If Brad Thompson was looking for reasons to get out of drag racing, he’s had plenty.
A life-threatening accident in a front-engined Top Fuel Car nine years ago didn’t do it. And neither did a horrific fire in his Funny Car just two months ago.
So there he was on Friday at Auto Club Famoso Raceway, making laps down the track as the 26th annual California Hot Rod Reunion kicked off its three day run.
“I can’t really say, except it’s the love and passion for the sport said Visalia’s Thompson on why he still races.
Thompson’s wreck in the dragster came at Firebird Raceway in Boise during the Nightfire Nationals in August, 2008.
“Broken neck, fractured spine, broken sternum, broken shoulder and part of the car went through my leg,” he said. “A lot went on.”
Pieced back together via surgeries and the liberal use of titanium, Thompson was back in a car in just six months.
That was too soon and he reinjured his back on his first run when he pulled the parachutes.
But he was ready to go another six months later in and in 2010 he won the Top Fuel title at the National Hot Rod Reunion in Bowling Green.
Thompson switched to Funny Cars shortly after that and nine years to the day of his accident at Boise, came the Funny Car fire. At the same event.
“It was the second round of qualifying, the nighttime shot and at 1,000-foot I got hit with a baseball bat,” he said. “(The car) nosed over and I was just about to step out of (the throttle) when it went bang. It backfired into the manifold and turned it into a combustion chamber so it set the nitro off and the manifold exploded, kicked the rods out. It was a bad deal.”
The explosion blew the body into pieces and off the chassis and the entire car, as well as the trailing parachutes were engulfed in a bright orange fireball.
Covered in oil and unable to see, Thompson went back to basics.
“I went right back to my roots driving the dragster and being on fire in those and oiled in,” he said “I didn’t panic, kept it in the lane.
“I couldn’t see and I didn’t realize the body was missing because I couldn’t see anything. When I finally got stopped is when I realized there was no body there.”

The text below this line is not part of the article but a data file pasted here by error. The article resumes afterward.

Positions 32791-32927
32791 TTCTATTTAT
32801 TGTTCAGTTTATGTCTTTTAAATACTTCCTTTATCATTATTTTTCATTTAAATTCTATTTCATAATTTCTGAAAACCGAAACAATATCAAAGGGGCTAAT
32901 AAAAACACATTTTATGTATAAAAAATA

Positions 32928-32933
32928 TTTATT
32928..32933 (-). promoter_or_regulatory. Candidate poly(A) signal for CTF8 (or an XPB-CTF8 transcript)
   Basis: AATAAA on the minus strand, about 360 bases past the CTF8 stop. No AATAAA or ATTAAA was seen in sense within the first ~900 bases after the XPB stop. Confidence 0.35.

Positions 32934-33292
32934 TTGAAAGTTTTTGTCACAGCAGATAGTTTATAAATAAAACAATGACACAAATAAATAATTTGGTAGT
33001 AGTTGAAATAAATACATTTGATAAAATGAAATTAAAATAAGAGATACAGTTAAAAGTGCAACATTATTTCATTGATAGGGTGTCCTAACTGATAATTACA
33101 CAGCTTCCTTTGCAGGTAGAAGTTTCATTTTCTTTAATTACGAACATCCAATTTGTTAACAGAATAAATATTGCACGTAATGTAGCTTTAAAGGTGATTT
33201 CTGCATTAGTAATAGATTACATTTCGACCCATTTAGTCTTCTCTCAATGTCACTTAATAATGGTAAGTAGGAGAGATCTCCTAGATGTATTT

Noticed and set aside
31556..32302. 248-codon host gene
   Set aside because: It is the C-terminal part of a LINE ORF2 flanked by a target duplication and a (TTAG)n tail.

The explosion and fire destroyed everything except the chassis and it also took a toll on Thompson.
“Part of the intake manifold came in, took my kneecap and twisted it around,” Thompson said. “I’m not really sure what took my toe, bent it over backwards and broke it. “
The knee needs surgery but it it has to wait. Thompson had a car to rebuild and a race to run.
“You gotta get back on the horse, you gotta do it,” he said. “You can’t let that beat you. You have to be tougher than that. If I want to quit I’m going to do it on my own terms.”
Bucky Austin offered up the body that was on his car at this year’s March Meet at a good price (it needed repair from a fire) and Thompson and crew went about the task of getting the car race including, including extending the chassis 6 ½ inches to accommodate the longer nose on the ’69 Camaro body.
Thompson was only going to go about half track on his first qualifying run on Friday, just to check things out, but the car was running so well he went 1,000 feet and still ran 6.02 at just 182 mph.
Thompson came back in the evening qualifying session and went 5.789, which put him solidly in the 16-car show at ninth.
Bobby Cottrell led qualifying at 5.563 and 256.06 seconds, followed by Dan Horan, 5.662, and March Meet winner Ryan Hodsgon, 5.688.
The Funny Cars have one more qualifying session today at noon to set the field with first round of eliminations set for 4:30 p.m.
Top Fuel had one qualifying session Friday with just two good runs — a 5.692 at just 215 mph by March Meet winner Mendy Fry and a 5.74 at 243.06 by Adam Sorokin.
Top Fuel has two qualifying session today.
Mike Maggio led Pro Mod at 5.71 and 259.36 mph and Cottrell doubled up as he led 7.0 Pro at 7.002. Brendon Frye of Taft led A/Gas at 7.604.